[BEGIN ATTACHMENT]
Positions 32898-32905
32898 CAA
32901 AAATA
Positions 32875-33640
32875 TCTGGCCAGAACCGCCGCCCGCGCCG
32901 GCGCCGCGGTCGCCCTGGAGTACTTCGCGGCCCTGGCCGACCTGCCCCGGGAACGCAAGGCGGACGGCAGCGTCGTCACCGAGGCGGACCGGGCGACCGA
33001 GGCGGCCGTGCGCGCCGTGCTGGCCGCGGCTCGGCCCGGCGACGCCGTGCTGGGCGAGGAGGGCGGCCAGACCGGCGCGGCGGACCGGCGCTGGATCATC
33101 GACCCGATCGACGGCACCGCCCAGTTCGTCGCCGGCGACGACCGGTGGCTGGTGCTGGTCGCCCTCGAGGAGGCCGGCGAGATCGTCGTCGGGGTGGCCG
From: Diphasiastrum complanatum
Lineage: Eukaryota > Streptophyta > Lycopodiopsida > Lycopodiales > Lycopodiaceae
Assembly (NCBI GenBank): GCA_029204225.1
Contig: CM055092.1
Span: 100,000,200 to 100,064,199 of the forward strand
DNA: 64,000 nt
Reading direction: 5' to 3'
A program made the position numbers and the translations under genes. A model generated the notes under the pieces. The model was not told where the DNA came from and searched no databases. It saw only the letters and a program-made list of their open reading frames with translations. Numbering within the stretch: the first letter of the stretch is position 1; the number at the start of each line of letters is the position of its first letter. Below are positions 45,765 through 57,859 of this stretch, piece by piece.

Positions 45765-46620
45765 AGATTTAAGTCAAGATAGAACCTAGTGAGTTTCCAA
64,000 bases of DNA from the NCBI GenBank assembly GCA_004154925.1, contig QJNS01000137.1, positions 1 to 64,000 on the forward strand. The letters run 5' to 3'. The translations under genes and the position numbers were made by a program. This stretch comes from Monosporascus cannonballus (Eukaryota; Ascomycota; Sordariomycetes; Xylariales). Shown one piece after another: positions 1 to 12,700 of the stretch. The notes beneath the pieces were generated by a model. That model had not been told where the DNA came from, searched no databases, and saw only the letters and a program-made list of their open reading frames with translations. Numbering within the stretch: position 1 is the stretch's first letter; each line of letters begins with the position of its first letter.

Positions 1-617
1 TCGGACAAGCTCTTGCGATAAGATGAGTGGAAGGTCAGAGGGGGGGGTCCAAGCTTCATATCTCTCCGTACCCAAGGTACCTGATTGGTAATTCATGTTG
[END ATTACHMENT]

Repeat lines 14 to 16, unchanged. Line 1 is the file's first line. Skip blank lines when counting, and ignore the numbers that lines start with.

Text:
DNA: 64,000 nt
Reading direction: 5' to 3'
A program made the position numbers and the translations under genes. A model generated the notes under the pieces. The model was not told where the DNA came from and searched no databases. It saw only the letters and a program-made list of their open reading frames with translations. Numbering within the stretch: the first letter of the stretch is position 1; the number at the start of each line of letters is the position of its first letter. Below are positions 45,765 through 57,859 of this stretch, piece by piece.